News

CPAG welcomes appointment of Professor Innes Asher to Welfare Expert Advisory Group

Child Poverty Action Group (CPAG) is delighted with today’s news that Professor Innes Asher, a long-standing member of the organisation, has been selected as a member of the Government’s Welfare Expert Advisory Group (WEAG).

Professor Asher will join a cohort of highly respected professionals working across various fields such as social policy, human rights, welfare, justice, economics, Māori wellbeing and health - including Professor Cindy Kiro, Dr Huhana Hickey, Trevor McGlinchey, Professor Tracey McIntosh, Dr Ganesh Garner, Phil O’Reilly, Robert Reid, Latayvia Tualasea Tautai and Charles Waldegrave, along with CPAG associate Michael Fletcher as Special Advisor.

Professor Asher, a committee member and health spokesperson for CPAG for 20 years, is a paediatrician, Chair of the Global Asthma Network and formerly the Head of the Department of Paediatrics: Child and Youth Health at the University of Auckland. Last year she was appointed as a World Health Organisation Expert on Chronic Respiratory Diseases. Recently she was recognised for work toward reducing child poverty by the New Zealand Medical Association, with their Chair Award.

“This is a wonderful opportunity and I am deeply grateful to the Government’s advisors for their care and consideration towards this issue,” says Professor Asher.

 “I feel honoured and privileged to be included of part of and to work among an independent group of people renowned for their excellent work and expertise. New Zealanders recognise that welfare needs to change, as too many are struggling. I am hopeful that real improvements will come out of this new body of work. ”

Janfrie Wakim, Co-Convenor for CPAG says that the appointment of Innes to the group is significant.  

“We congratulate Innes on this highly appropriate appointment that recognises not only her extensive expertise in the field of children’s health, but also her deep commitment to social justice. We look forward to the result of the far-reaching and timely review of social security and welfare in Aotearoa-New Zealand,” says Wakim.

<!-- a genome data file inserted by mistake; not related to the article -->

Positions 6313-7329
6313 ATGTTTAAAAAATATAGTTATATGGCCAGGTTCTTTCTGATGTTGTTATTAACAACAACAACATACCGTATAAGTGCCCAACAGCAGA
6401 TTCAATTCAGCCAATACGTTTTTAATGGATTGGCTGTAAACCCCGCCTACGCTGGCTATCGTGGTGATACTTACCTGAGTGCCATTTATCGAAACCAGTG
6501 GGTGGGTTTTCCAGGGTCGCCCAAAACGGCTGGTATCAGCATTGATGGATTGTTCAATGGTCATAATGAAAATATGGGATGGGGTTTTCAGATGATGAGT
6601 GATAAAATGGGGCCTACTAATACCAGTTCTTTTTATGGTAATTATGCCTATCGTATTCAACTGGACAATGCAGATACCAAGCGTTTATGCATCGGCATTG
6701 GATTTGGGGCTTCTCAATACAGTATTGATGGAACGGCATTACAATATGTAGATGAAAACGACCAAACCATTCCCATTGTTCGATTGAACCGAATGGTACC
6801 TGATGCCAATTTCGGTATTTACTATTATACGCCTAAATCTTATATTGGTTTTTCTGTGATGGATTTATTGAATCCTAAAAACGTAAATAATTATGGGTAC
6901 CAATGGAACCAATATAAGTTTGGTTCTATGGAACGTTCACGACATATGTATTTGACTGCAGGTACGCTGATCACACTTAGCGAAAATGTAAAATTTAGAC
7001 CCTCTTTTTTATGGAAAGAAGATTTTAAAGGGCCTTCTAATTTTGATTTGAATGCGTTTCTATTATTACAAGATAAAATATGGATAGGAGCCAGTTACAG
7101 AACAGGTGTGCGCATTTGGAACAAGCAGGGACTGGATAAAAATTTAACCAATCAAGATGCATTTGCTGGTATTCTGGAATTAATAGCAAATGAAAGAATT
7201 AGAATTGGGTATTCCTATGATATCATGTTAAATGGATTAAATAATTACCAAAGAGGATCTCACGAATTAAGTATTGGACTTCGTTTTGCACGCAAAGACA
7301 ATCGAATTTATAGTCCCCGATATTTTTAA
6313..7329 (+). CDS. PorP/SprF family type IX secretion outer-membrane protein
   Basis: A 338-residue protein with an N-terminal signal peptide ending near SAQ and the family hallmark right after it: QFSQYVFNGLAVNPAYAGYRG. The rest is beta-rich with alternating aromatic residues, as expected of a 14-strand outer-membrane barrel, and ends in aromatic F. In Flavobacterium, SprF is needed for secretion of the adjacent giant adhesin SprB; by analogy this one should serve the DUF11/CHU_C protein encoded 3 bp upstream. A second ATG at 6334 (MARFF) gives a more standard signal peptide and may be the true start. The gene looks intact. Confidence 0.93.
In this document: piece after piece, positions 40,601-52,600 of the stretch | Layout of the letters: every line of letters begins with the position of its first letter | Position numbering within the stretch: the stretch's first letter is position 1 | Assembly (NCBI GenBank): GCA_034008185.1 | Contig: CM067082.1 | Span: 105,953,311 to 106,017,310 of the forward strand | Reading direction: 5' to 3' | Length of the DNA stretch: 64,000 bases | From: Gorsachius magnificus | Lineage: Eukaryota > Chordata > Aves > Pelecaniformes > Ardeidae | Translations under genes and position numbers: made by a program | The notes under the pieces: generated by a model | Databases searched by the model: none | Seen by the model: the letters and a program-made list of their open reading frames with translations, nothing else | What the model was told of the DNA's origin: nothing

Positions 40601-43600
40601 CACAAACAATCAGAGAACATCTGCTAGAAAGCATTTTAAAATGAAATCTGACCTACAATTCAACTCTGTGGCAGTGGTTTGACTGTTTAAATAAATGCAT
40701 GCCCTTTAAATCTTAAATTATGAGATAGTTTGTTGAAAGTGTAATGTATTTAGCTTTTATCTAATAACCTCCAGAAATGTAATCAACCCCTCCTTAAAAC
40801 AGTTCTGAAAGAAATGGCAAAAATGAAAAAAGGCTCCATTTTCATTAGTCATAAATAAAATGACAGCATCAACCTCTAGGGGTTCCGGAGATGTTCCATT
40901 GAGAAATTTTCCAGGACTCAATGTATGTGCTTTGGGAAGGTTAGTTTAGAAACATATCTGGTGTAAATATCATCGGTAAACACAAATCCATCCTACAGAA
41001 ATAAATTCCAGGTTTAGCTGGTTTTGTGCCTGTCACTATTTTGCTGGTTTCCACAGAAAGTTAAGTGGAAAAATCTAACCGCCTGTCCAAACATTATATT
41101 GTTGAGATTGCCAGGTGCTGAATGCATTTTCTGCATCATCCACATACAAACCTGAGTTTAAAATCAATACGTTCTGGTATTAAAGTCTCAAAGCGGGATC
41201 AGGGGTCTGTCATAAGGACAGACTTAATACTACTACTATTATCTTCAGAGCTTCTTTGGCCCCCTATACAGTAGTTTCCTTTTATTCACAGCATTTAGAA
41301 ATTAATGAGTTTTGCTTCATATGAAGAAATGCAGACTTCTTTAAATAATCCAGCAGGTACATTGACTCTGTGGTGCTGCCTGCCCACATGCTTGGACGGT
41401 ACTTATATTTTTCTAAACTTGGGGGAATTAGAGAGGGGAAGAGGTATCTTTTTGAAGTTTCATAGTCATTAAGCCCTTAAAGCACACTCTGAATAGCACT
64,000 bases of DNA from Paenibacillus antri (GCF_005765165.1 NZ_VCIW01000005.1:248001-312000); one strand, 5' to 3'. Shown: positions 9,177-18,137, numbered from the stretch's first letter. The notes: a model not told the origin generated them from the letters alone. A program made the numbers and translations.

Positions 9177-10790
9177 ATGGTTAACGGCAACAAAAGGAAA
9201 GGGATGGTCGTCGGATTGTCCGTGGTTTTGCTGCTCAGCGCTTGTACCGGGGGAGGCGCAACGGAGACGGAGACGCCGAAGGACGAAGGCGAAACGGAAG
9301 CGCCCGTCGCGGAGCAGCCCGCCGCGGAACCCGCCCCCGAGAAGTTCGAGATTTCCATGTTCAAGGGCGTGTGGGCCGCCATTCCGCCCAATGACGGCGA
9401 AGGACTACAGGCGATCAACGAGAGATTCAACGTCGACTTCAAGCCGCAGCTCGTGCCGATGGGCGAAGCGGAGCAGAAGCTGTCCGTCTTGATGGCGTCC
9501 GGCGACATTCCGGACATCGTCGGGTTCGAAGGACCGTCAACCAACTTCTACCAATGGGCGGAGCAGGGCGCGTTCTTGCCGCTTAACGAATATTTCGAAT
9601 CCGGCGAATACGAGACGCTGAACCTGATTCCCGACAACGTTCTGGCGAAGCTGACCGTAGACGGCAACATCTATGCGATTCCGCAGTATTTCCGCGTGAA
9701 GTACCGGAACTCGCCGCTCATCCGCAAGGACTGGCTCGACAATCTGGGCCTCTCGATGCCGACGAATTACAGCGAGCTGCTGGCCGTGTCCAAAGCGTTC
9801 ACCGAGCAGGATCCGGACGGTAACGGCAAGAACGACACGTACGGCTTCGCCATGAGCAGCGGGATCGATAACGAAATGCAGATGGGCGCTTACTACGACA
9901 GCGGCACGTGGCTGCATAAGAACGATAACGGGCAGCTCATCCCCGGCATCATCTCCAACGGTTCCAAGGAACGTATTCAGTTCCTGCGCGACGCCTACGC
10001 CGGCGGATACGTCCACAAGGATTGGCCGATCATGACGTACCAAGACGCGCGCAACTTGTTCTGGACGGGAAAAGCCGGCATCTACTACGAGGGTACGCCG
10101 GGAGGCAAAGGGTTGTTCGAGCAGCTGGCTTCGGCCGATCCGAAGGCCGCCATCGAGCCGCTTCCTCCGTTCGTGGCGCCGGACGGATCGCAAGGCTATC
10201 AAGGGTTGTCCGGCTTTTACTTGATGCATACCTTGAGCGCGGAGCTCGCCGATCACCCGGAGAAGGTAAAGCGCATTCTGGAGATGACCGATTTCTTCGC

CPAG celebrates the work of Professor Asher and attributes the recent raise in age to 13 years for free GP access and prescriptions to successful advocacy by herself and others.

“The rise in age for free primary care access is a welcome step in the right direction,” says Professor Asher.

“But there is much more work to be done. Far too many children – about 40,000 each year – present at hospital with preventable illnesses that nowadays are common only in developing countries. The prevalence of such illnesses in New Zealand shows the poor living standards experienced among too many of our families and whānau. We must and we will do better for them – the work of the group is testament to this Government’s commitment to that.”

For years CPAG has insisted all children must be adequately housed in healthy homes, and has emphasised the link to mental and physical ill-health when they are not.

CPAG says that the high-calibre appointments to the WEAG are indicative of  the need for vast changes - but there are urgent changes that can and must be done ahead of any future review findings.

“Right now, families are suffering severe deprivation as a result of benefit sanctions that reduce their children’s livelihoods unjustly. Government must urgently lift all sanctions that impact on children’s lives and restore a welfare system that has at its roots compassion, empathy and the implicit understanding that for individuals to make their own lives better, they should not face worse at the hands of social security in Aotearoa-New Zealand,” says Janfrie Wakim.

Another member of CPAG’s management committee, Professor John O’Neill, was selected to participate in the review of Tomorrow’s Schools in March.